Fuelled in part by worldwide financial turmoil, high levels of personal debt, increased global social awareness, or an increased awareness that there is more to life than possessions, minimalism is a significant personal commitment whose benefits are becoming increasingly desirable than ever before.
But before we get into how to dive into this lifestyle and its benefits, let us understand what it is first.
Minimalism or simplistic living is a concept involving decluttering or getting rid of things one may feel are not worth having. It involves determining what gives one the most value and removing the excess.
Essentially, the concept can be simply stated as ‘less is more. A minimalist makes time and room for things in their life that they love and gets rid of everything else that would distract them from them.
It could also involve getting rid of items one feels do not make one happy.
Those who practice this lifestyle say it enables one to live happily with what they have and also be more aware of what they already own.
Modern-day minimalism has been popularised by Japanese cleaning guru, Marie Kondo, whose books and style advocated abandoning anything that did not “spark joy”.
She, however, says that many people wrongly equate her tidying method with minimalism which is quite different. While minimalism advocates living with less, Kondo argues that her KonMari Method™ encourages living among items you truly cherish.
Kondo, the author of The Life-Changing Magic of Tidying Up, has sold more than ten million copies and her book and her stance is rooted in Shinto tradition.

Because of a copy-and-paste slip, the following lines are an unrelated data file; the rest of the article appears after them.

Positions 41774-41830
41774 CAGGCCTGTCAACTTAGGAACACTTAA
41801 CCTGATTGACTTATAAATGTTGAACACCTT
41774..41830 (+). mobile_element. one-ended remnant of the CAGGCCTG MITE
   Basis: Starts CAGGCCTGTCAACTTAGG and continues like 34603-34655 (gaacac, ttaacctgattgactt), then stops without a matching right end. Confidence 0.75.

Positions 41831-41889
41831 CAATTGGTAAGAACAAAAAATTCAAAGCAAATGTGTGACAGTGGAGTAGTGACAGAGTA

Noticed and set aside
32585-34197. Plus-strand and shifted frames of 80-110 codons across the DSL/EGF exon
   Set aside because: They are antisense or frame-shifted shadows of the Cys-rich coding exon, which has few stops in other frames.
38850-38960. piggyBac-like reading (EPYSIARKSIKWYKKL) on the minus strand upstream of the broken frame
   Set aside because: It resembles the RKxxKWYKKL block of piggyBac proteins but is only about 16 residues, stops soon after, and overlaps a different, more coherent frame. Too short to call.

Author Greg McKeown in his book, Essentialism: The Disciplined Pursuit of Less, notes that minimalism is a habit of highly effective people. If this is so, then we could safely claim that the likes of billionaires Warren Buffet, Mark Zuckerberg, and Microsoft’s Bill Gates prove McKeown’s theory.
And since we are looking at creating wealth, could we get to do this by adopting minimalism?
Since minimalism is intentionally living with only what one absolutely needs, this reality ensures that a person is able to do more with their time and life. A classic example is having a few dishes which means less time washing and drying them while also not struggling to find room for them in your kitchen.
Again, being a minimalist allows one the freedom to spend less in terms of energy, time, and money on things that are not at the core of your life goals, which increases the opportunity to focus on other things, including creating wealth.
When you have fewer financial demands, it becomes easier to save which gets you on your wealth creation path.
What is noteworthy, though, is that adopting minimalism will not make you a millionaire overnight since to increase your income, then you have to work on that.
To borrow from the general understanding of minimalism, financial minimalism then becomes cutting out avoidable expenses and redirecting the resources elsewhere. This could be re-investing in items or services that will benefit you in the long term.
When followed through, financial minimalism could help you save money as a step towards your ultimate goal of achieving financial freedom. A valuable saying by Buffet is that you don’t save what’s left after spending but rather spending what’s left after saving. And now towards starting spending after saving…
The truth is that we are as rich as we feel.
As such, minimalism is also individual and not corporate. It is impossible to live as a minimalist borrowing on someone else’s ideals. It has to be driven by your individual needs.
Thus, find your financial balance by knowing where you are at and what is right and would work for you. Be OK with your choices and venture out.
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